Netanyahu and Herzog have reportedly been talking about bringing the Zionist Union into the coalition ever since the government was formed with the Zionist Union on the outside last spring, and these negotiations burst into the open in recent weeks. For Netanyahu, the appeal was primarily twofold. First, despite the fact that his 61 seat coalition does not have any huge ideological fissures, a government with a one seat majority is never a comfortable place from which to operate. Bringing in Herzog and the approximately fourteen Labor Party members from the Zionist Union faction that he would have brought along would give Netanyahu breathing space and not make every coalition member a potential hostage taker. Second, there is something of a perfect storm gathering on the horizon on the diplomatic front, with the French initiative, the forthcoming Quartet report that is expected to be harsh on Israeli settlements, the end of the Obama administration (bearing in mind that Clinton and Bush both made a renewed effort at Israeli-Palestinian peace on their way out the door), and the 50th anniversary of the 1967 war all looming. Appointing Herzog as foreign minister would give Israel a friendlier face in Western capitals and offset some of the pressure that is hurtling down the road by signaling that Israel is more serious than assumed about finding a way to get to two states.

From Herzog’s perspective, he leads a party that has been plummeting in the polls, is completely ineffective in its opposition to the government, and he himself was facing massive discontent within the ranks. Entering into talks to join the government only sealed his inevitable demise within the Labor Party, as everyone from Zionist Union co-chief Tzipi Livni to Herzog’s predecessor Shelley Yachimovich to popular rising Labor star Stav Shaffir was opposed to joining the government. Indeed, Shaffir and other Labor members have now called for him to step down. Even if he were successful in joining the government, Herzog would have only brought a rump contingent with him. Nevertheless, if he was going to be ousted for ineffectiveness at some point, Herzog clearly believed that he may as well join the government as a top minister and also clearly believed in his ability to affect change from the inside. Not only did this make sense for him, it was the only way for him to maintain any real relevance. There was also the added wrinkle of Herzog mysteriously claiming earlier in the week that there was a secret regional diplomatic opportunity that might disappear if not immediately acted upon and that he was the man to make it happen, and then Egyptian president Abdel Fattah el-Sisi on Tuesday offering warmer relations with Israel if it would reach a settlement with the Palestinians. Some saw this confluence of events as a bit too convenient, speculating that Netanyahu and Herzog had coordinated this with Sisi in order to pave the way for the unity government to happen.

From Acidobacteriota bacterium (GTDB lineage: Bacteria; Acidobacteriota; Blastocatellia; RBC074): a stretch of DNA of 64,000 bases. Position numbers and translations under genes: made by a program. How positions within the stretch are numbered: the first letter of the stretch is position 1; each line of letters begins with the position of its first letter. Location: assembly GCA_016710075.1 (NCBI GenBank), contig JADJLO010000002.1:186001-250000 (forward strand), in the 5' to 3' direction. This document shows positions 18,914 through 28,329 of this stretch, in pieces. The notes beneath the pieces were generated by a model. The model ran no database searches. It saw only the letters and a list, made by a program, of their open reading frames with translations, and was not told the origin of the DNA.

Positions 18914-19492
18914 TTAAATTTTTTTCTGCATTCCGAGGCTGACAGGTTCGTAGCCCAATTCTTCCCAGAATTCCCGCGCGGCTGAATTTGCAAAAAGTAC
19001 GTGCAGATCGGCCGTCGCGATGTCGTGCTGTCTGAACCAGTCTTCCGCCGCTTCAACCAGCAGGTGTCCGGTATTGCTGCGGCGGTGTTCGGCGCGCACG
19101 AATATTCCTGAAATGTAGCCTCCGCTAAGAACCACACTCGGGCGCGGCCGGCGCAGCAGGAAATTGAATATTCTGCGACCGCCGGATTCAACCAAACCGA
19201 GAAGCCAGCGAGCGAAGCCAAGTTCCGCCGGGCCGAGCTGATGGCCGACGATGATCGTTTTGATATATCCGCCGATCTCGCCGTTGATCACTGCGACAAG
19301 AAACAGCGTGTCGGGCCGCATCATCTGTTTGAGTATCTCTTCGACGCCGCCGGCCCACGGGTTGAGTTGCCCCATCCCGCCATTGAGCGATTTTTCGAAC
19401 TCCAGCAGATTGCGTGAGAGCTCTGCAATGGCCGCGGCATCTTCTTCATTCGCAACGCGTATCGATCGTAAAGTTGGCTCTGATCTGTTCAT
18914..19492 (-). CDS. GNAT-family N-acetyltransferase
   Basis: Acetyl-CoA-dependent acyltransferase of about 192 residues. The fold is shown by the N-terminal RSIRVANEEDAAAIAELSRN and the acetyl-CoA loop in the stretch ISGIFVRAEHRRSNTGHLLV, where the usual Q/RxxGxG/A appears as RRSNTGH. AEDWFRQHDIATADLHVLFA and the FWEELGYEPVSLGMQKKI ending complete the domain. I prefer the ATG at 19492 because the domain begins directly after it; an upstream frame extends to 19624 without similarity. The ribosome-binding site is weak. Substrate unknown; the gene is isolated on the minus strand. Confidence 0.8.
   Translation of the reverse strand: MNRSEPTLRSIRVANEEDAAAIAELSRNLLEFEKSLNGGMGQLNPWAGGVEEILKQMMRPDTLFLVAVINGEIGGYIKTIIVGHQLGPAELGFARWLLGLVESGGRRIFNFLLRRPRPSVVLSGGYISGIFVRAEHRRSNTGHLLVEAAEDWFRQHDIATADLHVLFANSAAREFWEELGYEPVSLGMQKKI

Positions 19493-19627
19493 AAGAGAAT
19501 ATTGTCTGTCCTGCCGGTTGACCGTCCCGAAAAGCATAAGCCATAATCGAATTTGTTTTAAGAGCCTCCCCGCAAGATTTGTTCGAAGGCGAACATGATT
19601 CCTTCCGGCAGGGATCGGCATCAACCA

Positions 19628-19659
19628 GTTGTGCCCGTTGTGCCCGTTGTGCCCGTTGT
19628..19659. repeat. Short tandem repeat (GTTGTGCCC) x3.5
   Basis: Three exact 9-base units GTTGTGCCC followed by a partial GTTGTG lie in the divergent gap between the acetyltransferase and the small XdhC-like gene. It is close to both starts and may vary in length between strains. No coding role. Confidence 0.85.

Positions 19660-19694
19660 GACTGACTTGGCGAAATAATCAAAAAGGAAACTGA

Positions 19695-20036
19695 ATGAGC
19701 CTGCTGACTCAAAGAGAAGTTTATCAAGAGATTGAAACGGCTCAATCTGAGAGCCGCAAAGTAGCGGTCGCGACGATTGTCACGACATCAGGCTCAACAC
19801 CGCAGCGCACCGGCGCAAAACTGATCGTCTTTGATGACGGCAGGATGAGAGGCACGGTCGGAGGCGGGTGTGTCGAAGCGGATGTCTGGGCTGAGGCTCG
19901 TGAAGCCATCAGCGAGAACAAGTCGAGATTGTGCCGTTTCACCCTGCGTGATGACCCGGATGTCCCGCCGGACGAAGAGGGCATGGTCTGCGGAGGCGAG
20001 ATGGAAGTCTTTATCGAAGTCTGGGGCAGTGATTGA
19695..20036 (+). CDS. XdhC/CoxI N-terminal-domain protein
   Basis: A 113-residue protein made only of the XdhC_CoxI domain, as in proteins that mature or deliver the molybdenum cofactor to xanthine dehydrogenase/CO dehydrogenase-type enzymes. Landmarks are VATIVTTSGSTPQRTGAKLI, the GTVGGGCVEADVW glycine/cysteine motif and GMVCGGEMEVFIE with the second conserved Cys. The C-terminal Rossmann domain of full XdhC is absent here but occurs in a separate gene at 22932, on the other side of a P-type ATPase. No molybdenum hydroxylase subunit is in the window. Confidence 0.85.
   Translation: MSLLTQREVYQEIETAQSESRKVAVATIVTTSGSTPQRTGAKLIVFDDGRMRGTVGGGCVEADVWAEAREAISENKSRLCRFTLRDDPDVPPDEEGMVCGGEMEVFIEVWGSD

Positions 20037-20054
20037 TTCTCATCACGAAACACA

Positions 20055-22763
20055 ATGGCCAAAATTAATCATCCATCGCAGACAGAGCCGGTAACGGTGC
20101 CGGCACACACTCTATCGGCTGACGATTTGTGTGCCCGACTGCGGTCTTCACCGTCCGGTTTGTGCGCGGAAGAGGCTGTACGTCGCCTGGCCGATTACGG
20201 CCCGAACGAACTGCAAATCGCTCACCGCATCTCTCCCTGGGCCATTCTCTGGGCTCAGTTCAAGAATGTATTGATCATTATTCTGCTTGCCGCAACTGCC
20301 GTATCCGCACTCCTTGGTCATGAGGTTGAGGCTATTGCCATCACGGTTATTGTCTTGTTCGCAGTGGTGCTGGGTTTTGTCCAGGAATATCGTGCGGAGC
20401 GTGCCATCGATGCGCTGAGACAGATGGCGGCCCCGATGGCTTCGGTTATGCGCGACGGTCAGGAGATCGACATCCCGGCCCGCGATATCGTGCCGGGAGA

So what happened?

Suddenly, everything turned on a dime, and it became apparent that Netanyahu had been using Herzog to instead entice Avigdor Lieberman and Yisrael Beiteinu to join the coalition, a move that prompted Herzog to cut off talks on a unity government. Netanyahu and Lieberman have a long and tortured history, and after serving as foreign minister in the last government (with a corruption trial that forced him to temporarily step down from the post for a year), Lieberman decided to remain in the opposition after the last election and has been sniping at Netanyahu from the right ever since, accusing him of selling out the rightwing and not being a true nationalist or Zionist. It has been a smart political move for Lieberman, as Yisrael Beiteinu has six seats in the current Knesset and a poll released this week by the Israeli newspaper Ma’ariv shows that going up to eleven, but ultimately Lieberman has always wanted power, and being in the government is the only way for him to do it. Becoming defense minister – particularly in the wake of the Hebron shooting and the Yair Golan speech and at a time when there is concern within the nationalist camp over the direction of the IDF – is perfect for Lieberman, and he will get to demonstrate that he is more hawkish than anyone else in Israeli politics while using the power of his post to protect the settlement enterprise